An artist who suffers from Crohn's Disease has been offered private financial support to freeze her eggs before she undergoes chemotherapy, her solicitors have announced.
The offer was accepted "with gratitude" by Lizzy Rose, 25, who cannot afford the treatment, just days after she lost a High Court battle for NHS funding.
Ms Rose, from Margate in Kent, fears that the "imminent" bone marrow transplantation and chemotherapy treatment she needs because of her debilitating disease will render her infertile.
Clinicians at King's College Hospital in south east London applied on her behalf for NHS funding so her eggs could be frozen before she undergoes the chemotherapy.
The application for a type of fertility preservation treatment known as oocyte cryopreservation was refused by Thanet Clinical Commissioning Group (CCG).
Ms Rose's legal challenge to the refusal was rejected at London's High Court on Tuesday this week, and it was announced that she was making a last-ditch bid to the CCG to reconsider her case.
Mr Justice Jay ruled that a March funding refusal, and earlier similar decisions in Ms Rose's case, were not unlawful - even though the CCG's current funding policy was unlawful.
Ms Rose's application for judicial review was heard as a matter of extreme urgency because chemotherapy can only be delayed for four to six weeks, and oocyte preservation takes a few weeks to complete.
The Central Saint Martins College of Art and Design fine art graduate said she believed she was the victim of a "postcode lottery" as the treatment is available to single women in other parts of the country.
But today her solicitors from law firm Leigh Day said she has now accepted an offer of free treatment at a private clinic in London, with Thanet CCG also covering expenses.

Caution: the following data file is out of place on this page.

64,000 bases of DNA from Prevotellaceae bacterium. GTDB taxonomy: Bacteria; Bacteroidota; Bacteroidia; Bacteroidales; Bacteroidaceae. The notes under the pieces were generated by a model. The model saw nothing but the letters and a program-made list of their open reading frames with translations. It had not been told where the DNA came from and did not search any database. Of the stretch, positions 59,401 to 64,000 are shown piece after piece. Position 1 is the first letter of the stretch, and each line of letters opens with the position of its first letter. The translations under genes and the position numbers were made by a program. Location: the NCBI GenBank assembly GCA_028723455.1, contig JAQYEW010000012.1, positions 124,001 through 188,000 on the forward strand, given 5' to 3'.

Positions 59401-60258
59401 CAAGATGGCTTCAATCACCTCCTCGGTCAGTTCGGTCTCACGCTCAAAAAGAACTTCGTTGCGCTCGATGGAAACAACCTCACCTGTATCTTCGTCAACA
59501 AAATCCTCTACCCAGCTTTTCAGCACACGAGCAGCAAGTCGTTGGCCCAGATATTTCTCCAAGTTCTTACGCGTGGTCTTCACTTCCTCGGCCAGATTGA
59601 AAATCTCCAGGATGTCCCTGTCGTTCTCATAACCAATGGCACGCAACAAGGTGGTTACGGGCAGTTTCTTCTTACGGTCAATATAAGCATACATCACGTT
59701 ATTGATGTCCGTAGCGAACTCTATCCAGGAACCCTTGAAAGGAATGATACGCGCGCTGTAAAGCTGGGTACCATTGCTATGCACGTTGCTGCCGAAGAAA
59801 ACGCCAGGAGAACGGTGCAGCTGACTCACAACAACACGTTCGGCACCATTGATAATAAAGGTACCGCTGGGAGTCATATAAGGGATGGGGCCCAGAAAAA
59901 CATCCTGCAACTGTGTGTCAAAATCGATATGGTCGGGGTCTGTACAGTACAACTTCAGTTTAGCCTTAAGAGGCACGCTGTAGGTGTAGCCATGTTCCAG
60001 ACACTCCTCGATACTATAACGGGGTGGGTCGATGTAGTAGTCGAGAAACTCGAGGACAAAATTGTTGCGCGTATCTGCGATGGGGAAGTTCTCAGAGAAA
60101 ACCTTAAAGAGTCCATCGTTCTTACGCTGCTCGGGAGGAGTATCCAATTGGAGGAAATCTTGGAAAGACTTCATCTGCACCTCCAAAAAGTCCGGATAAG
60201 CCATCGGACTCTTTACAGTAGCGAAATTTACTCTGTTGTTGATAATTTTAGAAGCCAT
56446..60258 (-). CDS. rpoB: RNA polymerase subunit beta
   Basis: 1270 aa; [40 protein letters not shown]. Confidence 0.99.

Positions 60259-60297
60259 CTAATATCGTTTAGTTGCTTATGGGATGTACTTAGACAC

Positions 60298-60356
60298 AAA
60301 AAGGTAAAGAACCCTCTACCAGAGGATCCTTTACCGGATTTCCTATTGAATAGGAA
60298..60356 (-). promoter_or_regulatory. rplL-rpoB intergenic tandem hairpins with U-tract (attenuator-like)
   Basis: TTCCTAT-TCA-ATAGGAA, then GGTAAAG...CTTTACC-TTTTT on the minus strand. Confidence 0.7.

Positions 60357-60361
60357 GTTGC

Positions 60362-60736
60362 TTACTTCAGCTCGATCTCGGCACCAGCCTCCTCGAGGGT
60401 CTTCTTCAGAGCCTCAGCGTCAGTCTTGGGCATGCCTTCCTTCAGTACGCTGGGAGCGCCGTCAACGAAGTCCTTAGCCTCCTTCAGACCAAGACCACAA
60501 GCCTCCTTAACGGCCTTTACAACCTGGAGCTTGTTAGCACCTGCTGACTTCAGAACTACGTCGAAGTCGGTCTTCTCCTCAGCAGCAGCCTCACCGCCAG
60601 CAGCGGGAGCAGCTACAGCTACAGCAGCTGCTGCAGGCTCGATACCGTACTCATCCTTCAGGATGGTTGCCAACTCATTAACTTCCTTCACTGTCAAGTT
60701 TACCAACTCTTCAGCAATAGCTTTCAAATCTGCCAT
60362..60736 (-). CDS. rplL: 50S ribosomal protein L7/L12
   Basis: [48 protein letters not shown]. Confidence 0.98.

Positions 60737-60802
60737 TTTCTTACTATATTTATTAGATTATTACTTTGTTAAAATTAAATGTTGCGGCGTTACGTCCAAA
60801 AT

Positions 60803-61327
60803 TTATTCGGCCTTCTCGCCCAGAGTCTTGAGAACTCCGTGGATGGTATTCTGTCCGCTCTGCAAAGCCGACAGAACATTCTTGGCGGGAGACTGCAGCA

They announced that, following the fertility procedure at the Assisted Reproduction and Gynaecology Centre (ARGC) in London, Ms Rose will undergo a bone marrow transplant and chemotherapy to bring the disease into remission, a course of treatment, which is highly likely to render her infertile.
Thanet CCG has agreed to fund the necessary travel and accommodation she needs due to the impact on Lizzy's health from travelling to the clinic.
Leigh Day solicitor Merry Varney, who represents Ms Rose, said: " The CCG are currently considering their legal position following the court's judgment that their current policy is unlawful.
"Having accepted that this takes time, which Lizzy simply does not have, they have agreed to financially support Lizzy to access fertility preservation treatment privately.
"The wider implications of the court's declaration is that, pending any successful appeal, any CCG, including Thanet CCG, who refuses women like Lizzy funding for egg freezing without an exceptionally good reason and without paying appropriate regard to their statutory duties, is acting unlawfully and will be open to a legal challenge."
Ms Rose said: " I am extremely grateful to Thanet CCG for taking this decision. I now need to continue my treatment and the offer by ARGC clinic gives me the best opportunity to do that.
"I am aware that I am lucky in this respect and I hope that Thanet CCG do revisit their policy to ensure that no other single women in my position has to go through this process to ensure that they can have children in the future.
"I have been overwhelmed by kind messages of support from the public and clinicians. I would like to thank anyone who took the time to contact me; your support means a lot."